Catch ’em young.
Candids of my understudy.
Homage to a great Goan tradition.
Growing up in the Goa we had no use for the alarm clock. Our wake-up call came at daybreak in the form of Ponk! Ponk!, the horn announcing the arrival of the neighborhood baker on his bicycle. Piping hot bread delivered to our doorstep was something we took for granted. It was part of being Goan. The tradition still continues, although the quality of bread has considerably diminished (to keep up with the Goan taste).
The art of breadmaking is a legacy vouchsafed Goans by the Portuguese. The Goan pão is (rather, was) a culinary masterpiece. Pão is Portuguese for bread, and the Goan breadmaker is known locally as poder, an adaptation of the Portuguese padeiro.
Breadmaking in Goa has for centuries been the province of the Catholic community. It is a family tradition handed down over generations with the entire clan involved in the operation. Every village has its own bakery or two where you may drop in unannounced, reel in your pão straight from the furnace, deposit money, and be on your way, all in a matter of a couple of minutes.
The three main varieties of Goan bread are the soft and chewy pão (cube), the crisp undo (round), and the poie (whole wheat pockets). The undo is delicious dipped in hot tea, but it goes especially well with xacuti. Another intriguing form is what is known as katricho pão (lit. scissored bread) where the dough is shaped with scissors. Then there is the kaknam (lit. bangles), rings of crusty bread, so called because they tinkle like glass bangles when fresh out of the oven. The practice of leavening dough with toddy has been retired, alas.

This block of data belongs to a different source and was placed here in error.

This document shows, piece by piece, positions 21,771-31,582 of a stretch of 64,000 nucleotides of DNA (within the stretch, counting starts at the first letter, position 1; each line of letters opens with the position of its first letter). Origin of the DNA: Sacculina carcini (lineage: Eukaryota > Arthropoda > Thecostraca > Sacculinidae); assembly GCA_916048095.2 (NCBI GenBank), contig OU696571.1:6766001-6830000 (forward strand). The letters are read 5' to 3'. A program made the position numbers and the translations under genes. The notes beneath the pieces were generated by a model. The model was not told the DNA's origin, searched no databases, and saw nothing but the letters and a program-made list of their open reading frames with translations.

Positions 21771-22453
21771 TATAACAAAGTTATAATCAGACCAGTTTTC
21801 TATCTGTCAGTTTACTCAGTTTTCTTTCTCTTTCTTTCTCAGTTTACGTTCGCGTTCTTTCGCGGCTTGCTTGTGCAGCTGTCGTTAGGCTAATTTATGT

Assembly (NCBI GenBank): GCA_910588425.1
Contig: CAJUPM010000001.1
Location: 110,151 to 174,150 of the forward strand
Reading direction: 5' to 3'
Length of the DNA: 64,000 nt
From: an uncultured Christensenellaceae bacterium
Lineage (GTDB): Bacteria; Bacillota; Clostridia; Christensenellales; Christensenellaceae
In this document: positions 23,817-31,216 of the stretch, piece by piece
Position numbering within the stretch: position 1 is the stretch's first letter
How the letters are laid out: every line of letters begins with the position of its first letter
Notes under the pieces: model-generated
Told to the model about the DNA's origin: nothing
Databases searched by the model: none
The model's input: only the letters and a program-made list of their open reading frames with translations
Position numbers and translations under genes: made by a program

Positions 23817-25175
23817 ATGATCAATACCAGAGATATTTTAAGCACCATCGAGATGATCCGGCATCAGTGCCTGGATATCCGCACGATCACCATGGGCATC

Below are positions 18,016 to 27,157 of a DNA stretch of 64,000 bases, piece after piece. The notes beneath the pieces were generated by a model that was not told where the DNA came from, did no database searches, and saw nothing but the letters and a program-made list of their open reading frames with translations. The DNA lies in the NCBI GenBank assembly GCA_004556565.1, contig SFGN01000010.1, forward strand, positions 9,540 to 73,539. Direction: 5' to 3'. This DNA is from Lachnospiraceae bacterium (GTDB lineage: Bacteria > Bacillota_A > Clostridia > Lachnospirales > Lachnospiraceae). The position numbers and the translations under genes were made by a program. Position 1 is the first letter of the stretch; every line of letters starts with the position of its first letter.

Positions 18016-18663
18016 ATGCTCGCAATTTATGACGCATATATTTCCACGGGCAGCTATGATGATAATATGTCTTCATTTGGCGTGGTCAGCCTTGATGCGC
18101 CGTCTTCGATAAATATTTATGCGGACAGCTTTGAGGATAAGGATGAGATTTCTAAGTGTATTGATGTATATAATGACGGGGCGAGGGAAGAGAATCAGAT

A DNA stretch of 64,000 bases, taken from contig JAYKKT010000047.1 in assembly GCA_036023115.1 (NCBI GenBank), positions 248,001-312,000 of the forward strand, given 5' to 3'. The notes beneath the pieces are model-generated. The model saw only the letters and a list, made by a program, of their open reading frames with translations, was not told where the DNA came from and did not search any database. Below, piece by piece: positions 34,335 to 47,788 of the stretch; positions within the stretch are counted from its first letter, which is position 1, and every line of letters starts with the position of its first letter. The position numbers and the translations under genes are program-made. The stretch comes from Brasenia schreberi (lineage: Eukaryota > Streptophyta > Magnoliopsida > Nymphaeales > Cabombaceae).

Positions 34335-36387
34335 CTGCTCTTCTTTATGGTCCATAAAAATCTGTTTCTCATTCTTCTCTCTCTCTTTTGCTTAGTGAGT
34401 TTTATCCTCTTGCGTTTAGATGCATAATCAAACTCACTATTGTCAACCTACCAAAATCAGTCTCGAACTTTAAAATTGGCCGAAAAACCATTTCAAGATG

The occupation has come under stress in recent times with the changing social and economic patterns. See Dr. Nandkumar Kamat‘s tribute to the Goan poder.
In 2007, my wife Veena and I spent time at a couple of poders’, one in St Inez near Panjim and the other in Saligao. Following the photographs is a slideshow.
President of Ballarat.
Located at the foothills of the towering Panamint Range, the settlement of Ballarat near Death Valley National Park in California is now virtually abandoned. This ghost town, named after the boomtown in Australia, was once a buzzing supply point for the mines in the area.
Today, Ballarat has only one full-time resident, its caretaker Rocky Novak.
Another installment in an ongoing series.
The first time I saw this striking sculpture of Vetal was on a stormy monsoon morning, and it evoked at once a feeling of disquiet. Set out in the open in a forest in Loliem, a small village in south Goa‘s Canacona taluka, the ancient image is the most imposing in the entire region that includes Goa and southern Sindhudurg. I have photographed the site on a number of occasions the past seven years. If you decide to visit, time it around a dark monsoon hour when the surrounding foliage is thick and the air menacing.
This excerpt from the book Socio Cultural History of Goa by V.R. Mitragotri dwells on the mythos of Vetal.
All my earlier posts on Vetal theme are consolidated here.